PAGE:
Punjabis make authentic Choley and Rajma, can others do the same way, may be similar to their taste. South Indians make excellent Idli, dosa, sambhar. Others may make it but not similar. Same with other regions of India.

    Whatever is posted here is what the blogger has made her own way, may not be the authentic version, but she does give it a try and post for the benefit of her readers.

    Request you not to post such comments which will offend others.

  9. Looks very good, Shilpa! I haven’t made undhiyo – just eaten it greedily each time. ๐Ÿ˜€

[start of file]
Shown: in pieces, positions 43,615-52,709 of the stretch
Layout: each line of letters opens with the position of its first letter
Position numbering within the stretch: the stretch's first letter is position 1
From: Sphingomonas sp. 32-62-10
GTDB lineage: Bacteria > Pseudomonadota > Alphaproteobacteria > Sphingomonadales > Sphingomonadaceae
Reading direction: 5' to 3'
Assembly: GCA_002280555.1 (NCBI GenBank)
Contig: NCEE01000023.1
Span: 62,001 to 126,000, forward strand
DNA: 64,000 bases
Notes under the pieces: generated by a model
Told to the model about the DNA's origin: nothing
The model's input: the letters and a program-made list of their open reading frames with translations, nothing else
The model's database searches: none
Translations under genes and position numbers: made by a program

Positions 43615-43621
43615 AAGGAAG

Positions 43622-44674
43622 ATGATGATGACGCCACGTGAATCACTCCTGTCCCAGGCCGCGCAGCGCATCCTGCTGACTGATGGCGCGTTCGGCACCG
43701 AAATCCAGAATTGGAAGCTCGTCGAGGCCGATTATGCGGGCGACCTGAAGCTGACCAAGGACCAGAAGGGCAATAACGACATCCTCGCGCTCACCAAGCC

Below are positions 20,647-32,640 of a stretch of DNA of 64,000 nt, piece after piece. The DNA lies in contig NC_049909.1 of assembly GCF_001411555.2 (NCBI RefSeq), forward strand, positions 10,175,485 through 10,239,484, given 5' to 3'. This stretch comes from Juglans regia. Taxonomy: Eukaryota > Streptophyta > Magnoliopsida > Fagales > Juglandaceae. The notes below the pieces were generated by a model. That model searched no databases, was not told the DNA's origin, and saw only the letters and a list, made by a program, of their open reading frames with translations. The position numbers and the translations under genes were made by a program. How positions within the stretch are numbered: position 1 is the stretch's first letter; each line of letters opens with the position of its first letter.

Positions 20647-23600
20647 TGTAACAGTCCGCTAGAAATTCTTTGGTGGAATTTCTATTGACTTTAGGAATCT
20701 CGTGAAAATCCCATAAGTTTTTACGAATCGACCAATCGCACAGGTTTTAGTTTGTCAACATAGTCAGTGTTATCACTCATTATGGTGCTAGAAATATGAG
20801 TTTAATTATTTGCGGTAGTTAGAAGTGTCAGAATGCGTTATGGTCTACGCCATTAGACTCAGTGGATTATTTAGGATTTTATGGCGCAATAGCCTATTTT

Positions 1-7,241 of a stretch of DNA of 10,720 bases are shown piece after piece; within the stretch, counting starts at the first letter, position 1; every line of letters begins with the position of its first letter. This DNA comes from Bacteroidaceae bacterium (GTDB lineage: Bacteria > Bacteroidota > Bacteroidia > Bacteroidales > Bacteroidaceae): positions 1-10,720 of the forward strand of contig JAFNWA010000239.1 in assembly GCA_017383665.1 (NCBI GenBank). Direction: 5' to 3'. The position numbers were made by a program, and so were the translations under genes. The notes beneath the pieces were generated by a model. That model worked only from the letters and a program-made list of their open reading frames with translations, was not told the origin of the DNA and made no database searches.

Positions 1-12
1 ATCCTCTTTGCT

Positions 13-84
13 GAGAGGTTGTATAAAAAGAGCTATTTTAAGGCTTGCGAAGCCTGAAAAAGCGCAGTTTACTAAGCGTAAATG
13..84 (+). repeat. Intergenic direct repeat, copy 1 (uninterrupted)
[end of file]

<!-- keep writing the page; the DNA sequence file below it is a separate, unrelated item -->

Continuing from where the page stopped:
You seem to have a fan from Planet Gujarat. She could take a page out of your book, Shilpa, and expand her horizons. BTW, the best undhiyo I have ever had was made by a friend’s husband who hails from Chennai. Imagine how many myths that shatters!

  10. To Aruna, I did not mean to be offensive… I was just saying that if she wants to learn the authentic version, she should learn if from a Gujarati… thats all.

  11. Shilpa,
    I salivated over this recipe when I first saw it on Nupur’s blog as I do now over yours. I’m intimidated by the involved process to try it at home. Maybe I should look for the frozen mix.

  12. Hi, I am regular visitor of your site.
    I have a suggestion – Gujaratis use Tender garlic (Leela Lasan in Gujarati / Oli Lasun in Marathi) and they sprinkle it on cooked Undhiyu.

    Further, if you add Saunf (Badishep in Marathi) while preparing muthiyas it will further enhance the taste.

    Once again thanks Ma’am for the awesome recipes..